On Saturday afternoon I went to the Starbucks at Mary Brickell Village for a big strawberry Refresher and I took that big warm sugardrink down the block to Brickell City Centre, where I used to go every single day to either drink coffee or work as a busboy, but I hadn’t been there since March.
It was sad to be there.
So many places have gone out of business in just the past three months. Most of them are designer stores, selling fancy handbags and watches and things like that, so I don’t suppose they make many transactions in a month, right? There’s one place in particular, a watch store, where it was a big carpeted room with almost nothing on the walls and just a single table at the center, with a chair on either side, where one customer at a time would be brought in to examine different watches and, presumably, to buy one for a four- or five-figure tag.
I sat at a table outside Dr. Smood and drank my Refresher and did a little writing and afterward I went for an espresso at Pasion del Cielo and I took it to an outdoor table right in front of what used to be my job and I sipped it and stared at the now-blank storefront of what used to be The Big Easy, where I’d worked as a busboy and food runner from the first week of December to the middle of April, when they closed their doors for good. The restaurant next door to it has gone out of business too. That one was called American Harvest. I’m sure there’s a joke in there somewhere.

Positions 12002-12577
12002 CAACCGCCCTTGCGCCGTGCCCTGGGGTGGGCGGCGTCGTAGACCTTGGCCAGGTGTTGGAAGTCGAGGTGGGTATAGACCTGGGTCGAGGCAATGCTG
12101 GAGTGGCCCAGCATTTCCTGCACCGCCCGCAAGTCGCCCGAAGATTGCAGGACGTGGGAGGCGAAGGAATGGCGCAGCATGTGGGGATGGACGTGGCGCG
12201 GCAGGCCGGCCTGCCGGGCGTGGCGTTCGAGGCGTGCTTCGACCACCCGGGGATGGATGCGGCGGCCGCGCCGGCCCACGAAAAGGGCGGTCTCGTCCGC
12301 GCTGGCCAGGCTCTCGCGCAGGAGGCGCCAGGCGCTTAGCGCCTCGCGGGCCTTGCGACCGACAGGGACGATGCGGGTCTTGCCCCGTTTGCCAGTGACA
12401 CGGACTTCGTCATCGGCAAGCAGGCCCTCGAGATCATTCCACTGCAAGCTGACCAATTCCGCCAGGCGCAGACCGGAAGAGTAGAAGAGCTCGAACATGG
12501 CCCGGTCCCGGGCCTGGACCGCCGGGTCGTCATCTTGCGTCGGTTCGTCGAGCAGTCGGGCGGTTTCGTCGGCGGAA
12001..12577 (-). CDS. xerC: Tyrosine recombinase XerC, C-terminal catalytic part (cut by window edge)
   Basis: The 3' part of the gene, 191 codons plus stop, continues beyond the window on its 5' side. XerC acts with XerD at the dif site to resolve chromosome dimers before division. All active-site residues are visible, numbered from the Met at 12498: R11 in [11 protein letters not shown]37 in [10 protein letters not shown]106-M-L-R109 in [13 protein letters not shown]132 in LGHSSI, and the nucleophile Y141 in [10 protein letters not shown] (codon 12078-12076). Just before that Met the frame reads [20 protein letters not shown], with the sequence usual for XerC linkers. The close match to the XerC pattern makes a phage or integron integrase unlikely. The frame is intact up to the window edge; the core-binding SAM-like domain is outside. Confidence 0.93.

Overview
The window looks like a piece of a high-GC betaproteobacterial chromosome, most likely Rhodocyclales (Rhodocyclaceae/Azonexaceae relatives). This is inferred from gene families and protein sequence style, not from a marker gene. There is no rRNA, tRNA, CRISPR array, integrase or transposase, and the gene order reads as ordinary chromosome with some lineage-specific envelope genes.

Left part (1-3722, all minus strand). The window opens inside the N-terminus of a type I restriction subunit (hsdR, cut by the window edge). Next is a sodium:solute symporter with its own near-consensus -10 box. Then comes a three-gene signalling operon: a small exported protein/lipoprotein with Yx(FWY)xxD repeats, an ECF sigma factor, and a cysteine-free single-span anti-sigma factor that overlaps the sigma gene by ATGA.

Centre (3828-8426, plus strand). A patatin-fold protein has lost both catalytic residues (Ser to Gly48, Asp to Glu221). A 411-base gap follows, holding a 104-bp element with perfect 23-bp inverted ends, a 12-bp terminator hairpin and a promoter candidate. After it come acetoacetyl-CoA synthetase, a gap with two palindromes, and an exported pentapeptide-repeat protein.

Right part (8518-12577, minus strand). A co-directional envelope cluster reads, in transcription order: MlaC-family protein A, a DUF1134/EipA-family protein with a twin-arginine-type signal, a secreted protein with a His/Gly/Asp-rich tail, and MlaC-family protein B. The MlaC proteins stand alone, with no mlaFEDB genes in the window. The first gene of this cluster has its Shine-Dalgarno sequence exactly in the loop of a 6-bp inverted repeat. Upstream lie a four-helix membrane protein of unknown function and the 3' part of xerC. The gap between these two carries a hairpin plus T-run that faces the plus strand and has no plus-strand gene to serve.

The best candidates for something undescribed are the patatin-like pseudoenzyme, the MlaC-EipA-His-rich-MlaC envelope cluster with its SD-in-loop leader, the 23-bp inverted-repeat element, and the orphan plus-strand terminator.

Walking around the mall afterward I started listening to Bob Dylan on Spotify and when “The Times They Are A-Changin’” came on it made the whole trip more depressing. Blank storefronts make you think of jobs lost. The benches where people once sat and idled or took selfies have all been removed. On doors and walls and floors you see signs telling you masks are required, only four guests at a time, please stand six feet apart and wait here for service and “Due to Circumstances…”
It’s haunting. Only so many people are allowed to be in a given place at once, and they can only be there for so long, and menus are limited and hours reduced and the staffs are all smaller so the service is slower—none of this is calamity, of course, these are measures that need to be taken and I do think we’ll all get through this in pretty OK shape.
But it doesn’t have to be a political statement to observe that the whole thing is incredibly lonesome.
This past Saturday, on a ten mile walk through Coral Gables and back, I saw the blank storefront and torn canopy of what used to be my favorite bar in Miami, John Martin’s Irish Pub, which closed in April (they were allegedly planning a big blowout in May but decided to just cut their losses once the quarantine began), and as I kept on walking North, up Miracle Mile, I was shocked (I’m just as embarrassed by those italics as You are) to see that the Miller’s Ale House had closed as well. I felt so dumb to find myself gaping on the sidewalk, suddenly overwhelmed with emotion, “what the fuck”ing under my breath, over and over, tryna peer through windows. Between those two bars I probably spent a thousand hours chatting with friends over the past few years. Making friends.
I guess the past 24 hours have given me a heavy impression of what a changed place Miami will be when the pandemic is over. That we’re all so eager to get life back to normal but maybe normal won’t be there to greet us.